THE MOUNT OF TRANSFIGURATION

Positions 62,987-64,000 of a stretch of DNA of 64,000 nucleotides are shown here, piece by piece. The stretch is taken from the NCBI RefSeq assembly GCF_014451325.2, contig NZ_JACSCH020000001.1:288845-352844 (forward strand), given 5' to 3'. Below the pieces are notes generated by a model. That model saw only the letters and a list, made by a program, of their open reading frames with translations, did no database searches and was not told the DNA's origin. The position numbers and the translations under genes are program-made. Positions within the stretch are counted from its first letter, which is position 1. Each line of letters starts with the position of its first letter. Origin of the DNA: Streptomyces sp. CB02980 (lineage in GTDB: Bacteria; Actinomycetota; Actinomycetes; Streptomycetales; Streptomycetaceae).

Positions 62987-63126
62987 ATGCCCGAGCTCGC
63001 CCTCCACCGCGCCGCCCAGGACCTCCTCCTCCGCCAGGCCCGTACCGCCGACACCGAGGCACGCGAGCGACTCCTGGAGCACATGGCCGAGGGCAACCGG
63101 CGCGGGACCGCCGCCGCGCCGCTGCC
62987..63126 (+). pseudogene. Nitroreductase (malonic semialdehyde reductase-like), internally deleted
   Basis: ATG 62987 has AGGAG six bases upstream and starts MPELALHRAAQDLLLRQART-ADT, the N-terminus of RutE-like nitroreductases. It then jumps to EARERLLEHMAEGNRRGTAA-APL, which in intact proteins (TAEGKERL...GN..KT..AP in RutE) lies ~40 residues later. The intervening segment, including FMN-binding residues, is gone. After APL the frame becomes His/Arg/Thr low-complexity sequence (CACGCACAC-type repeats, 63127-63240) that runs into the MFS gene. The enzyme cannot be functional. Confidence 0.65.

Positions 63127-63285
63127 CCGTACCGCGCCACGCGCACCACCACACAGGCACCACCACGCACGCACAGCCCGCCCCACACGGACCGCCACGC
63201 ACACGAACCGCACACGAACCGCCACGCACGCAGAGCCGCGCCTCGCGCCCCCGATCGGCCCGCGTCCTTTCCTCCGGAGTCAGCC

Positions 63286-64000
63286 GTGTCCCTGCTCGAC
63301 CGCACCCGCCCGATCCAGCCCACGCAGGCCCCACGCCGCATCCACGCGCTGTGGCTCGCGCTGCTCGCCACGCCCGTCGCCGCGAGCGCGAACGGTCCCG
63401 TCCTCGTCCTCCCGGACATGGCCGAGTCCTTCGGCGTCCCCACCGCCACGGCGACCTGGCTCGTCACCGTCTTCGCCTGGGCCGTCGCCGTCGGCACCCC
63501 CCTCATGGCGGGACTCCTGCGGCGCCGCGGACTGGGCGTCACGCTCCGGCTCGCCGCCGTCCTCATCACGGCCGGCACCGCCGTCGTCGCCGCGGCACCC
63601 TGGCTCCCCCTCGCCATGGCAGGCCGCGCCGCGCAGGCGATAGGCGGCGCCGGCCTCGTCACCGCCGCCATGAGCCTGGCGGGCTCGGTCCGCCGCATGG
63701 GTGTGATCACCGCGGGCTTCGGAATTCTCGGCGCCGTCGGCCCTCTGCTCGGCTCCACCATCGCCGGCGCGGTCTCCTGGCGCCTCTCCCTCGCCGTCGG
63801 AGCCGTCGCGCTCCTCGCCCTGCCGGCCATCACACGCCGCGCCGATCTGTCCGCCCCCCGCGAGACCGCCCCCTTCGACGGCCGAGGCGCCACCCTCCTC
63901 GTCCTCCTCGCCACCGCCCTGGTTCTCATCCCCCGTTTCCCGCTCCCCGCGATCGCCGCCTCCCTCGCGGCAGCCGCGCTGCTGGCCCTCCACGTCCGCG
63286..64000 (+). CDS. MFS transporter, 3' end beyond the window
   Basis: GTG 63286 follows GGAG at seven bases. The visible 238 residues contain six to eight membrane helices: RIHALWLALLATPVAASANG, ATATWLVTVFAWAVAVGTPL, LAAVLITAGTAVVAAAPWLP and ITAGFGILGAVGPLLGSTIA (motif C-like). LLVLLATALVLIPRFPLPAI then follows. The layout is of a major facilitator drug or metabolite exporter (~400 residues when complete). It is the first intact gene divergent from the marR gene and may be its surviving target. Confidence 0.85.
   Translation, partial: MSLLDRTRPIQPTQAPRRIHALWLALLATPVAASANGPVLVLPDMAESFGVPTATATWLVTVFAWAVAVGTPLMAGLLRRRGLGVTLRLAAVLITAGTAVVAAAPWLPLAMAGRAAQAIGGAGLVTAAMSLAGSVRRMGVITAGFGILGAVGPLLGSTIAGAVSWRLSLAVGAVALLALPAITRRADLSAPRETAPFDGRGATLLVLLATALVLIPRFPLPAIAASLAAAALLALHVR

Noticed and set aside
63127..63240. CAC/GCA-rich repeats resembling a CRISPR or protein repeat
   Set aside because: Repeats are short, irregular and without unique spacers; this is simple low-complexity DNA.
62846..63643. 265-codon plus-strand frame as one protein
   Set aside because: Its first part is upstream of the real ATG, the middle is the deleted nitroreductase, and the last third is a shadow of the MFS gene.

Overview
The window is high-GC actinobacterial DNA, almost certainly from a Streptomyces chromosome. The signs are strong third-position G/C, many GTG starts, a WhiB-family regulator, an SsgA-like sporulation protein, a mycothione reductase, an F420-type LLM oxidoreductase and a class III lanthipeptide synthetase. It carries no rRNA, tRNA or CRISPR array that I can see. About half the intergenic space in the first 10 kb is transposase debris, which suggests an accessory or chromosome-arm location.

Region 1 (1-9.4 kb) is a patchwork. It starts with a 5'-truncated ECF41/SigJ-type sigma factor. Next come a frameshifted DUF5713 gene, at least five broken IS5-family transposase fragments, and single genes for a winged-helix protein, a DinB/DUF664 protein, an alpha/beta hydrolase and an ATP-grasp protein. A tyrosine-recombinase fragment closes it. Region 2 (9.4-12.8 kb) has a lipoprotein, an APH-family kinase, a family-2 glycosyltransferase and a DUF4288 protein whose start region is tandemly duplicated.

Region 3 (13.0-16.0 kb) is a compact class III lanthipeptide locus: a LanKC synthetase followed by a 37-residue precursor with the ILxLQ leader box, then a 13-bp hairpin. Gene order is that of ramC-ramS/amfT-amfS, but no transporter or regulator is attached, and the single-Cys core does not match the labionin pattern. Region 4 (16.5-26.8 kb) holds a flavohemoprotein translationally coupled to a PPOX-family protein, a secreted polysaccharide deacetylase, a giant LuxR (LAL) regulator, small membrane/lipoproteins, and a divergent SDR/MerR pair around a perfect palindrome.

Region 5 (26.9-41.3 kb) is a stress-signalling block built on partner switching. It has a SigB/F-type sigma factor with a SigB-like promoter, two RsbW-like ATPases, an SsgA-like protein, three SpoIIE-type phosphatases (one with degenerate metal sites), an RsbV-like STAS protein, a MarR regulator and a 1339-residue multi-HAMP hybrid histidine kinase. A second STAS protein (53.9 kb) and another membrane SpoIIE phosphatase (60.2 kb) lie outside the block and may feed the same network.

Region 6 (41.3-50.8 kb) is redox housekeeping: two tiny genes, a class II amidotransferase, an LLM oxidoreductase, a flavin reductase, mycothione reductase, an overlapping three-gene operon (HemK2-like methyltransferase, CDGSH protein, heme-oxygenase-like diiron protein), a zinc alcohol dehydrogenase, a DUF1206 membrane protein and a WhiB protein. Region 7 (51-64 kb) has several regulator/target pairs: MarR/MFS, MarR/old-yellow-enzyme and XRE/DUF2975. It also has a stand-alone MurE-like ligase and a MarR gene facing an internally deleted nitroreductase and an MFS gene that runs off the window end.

Luk.9:29-31 (29) And as he prayed, the fashion of his countenance was altered, and his raiment was white and glistering. (30) And, behold, there talked with him two men, which were Moses and Elias: (31) Who appeared in glory, and spake of his decease which he should accomplish at Jerusalem. We are taken here to the Mount of Transfiguration where Peter, James and John beheld Jesus in His state of glory in His kingdom, being "eyewitnesses of his majesty" (2 Pe.1:16). The glorious appearance of Christ there no doubt set in sharp relief the appearance to which they were accustomed: "....no form nor comeliness, there is no beauty that we should desire him" (Isa.53:2), and especially when "his visage was so marred more than any man..." (Isa.52:14). Let the children of grace, the joint-heirs of glory take note: "it doth not yet appear what we shall be..." (1 Jo.3:2). This weak vessel in which we presently dwell shall be immeasurably upgraded by the now glorified Savior "Who shall change our vile body, that it may be fashioned like unto his glorious body, according to the working whereby he is able even to subdue all things unto himself" (Phil 3:21)." "...This corruptible must put on incorruption" (1 Co.15:53). Let the artists and iconolaters take note: the "beautiful" Jesus is of the glory state, not the earthly. Vain imaginations and icons should both be cast down (Rom.1:21-23 c/w 2 Co.10:4-5). Beast-worshippers adore images (Rev.16:2 & Rev.19:20), not true saints. From our text we may observe: 1) there is a reality beyond the pale of earth, a glory world where abide faithful saints who leave this world. We are here "strangers and pilgrims on the earth" (Heb.11:13). Lift up your eyes, therefore, and "set your affections on things above, not on things on the earth" (Col.3:2). 2) there is conscious existence after death. Moses had long ago died, the LORD secretly burying his body (Deu.34:5-6), but his spirit was alive and well. To be absent from the body is to be present with the Lord (2 Co.5:8 c/w Php.1:23). 3) Moses was in glory before Christ's death. What then of the notion of some that Old Testament saints who died were relegated to some mysterious netherworld until Christ's resurrection? Solomon knew better: upon death the spirit of redeemed man "goeth upward" (Ecc.3:21) to "return unto God who gave it" (Ecc.12:7). 4) the disciples recognized Moses and Elijah who had preceded them by hundreds of years, for in that world we shall know even as also we are known (1 Co.13:12). 5) Moses and Elijah spoke not of circumcision, nor of the Law, nor of a Jewish millennial reign on earth. They spoke of Christ's impending sacrificial death. Christ's death is the fulfilment of what circumcision foreshadowed: the cutting off of Christ for our sins (Isa.53:11 c/w Col.2:11). Christ's death fulfilled the Law, redeeming us from its curse (Gal.3:13) and He is by that death "the end of the law for righteousness to every one that believeth" (Rom.10:4). And, Christ's death by crucifixion is "unto the Jews a stumblingblock" (1 Co.1:23), and the means by which He already reigns as King upon David's throne (Acts 4:25-26 c/w Psa.2:1-6). His "kingdom is NOT OF this world" (Joh.18:36), Jewish fables to the contrary. Moses and Elijah spoke of Christ's passion, His suffering and death. Moses represents the Law (Joh.1:17); Elijah is representative of the Prophets. The Law and the Prophets have always declared this message, "Ought not Christ to have suffered these things, and to enter into his glory? And beginning at Moses and all the prophets, he expounded unto them in all the scriptures the things concerning himself" (Luk.24:26-27). Paul's gospel concurred, for he said "none other things than those which the prophets and Moses did say should come: That Christ should suffer..." (Acts 26:22-23). The death of Christ was not the interruption of the hopes of Moses and the prophets, it was their hopeful message as they "testified beforehand the sufferings of Christ and the glory that should follow" (1 Pe.1:11). Because of His sufferings, because of His death (and resurrection!), He is now "crowned with glory and honour" (Heb.2:9). Moses and Elijah were here seen in glory. Moses had died bodily but not Elijah (2 Ki.2:11). Thus they beautifully represent the children of the resurrection. Many, like Moses, will have died to "depart, and to be with Christ" (Phil 1:23). On resurrection day, others, like Elijah, shall be "alive and remain unto the coming of the Lord" (1 Th.4:15). All shall together "meet the Lord in the air..." (1 Th.4:17). Peter, James and John had to in their day descend from that mount and the presence of the glorified Christ, but it shall not be so in Christ's day, for then "shall we ever be with the Lord" (1 Th.4:17).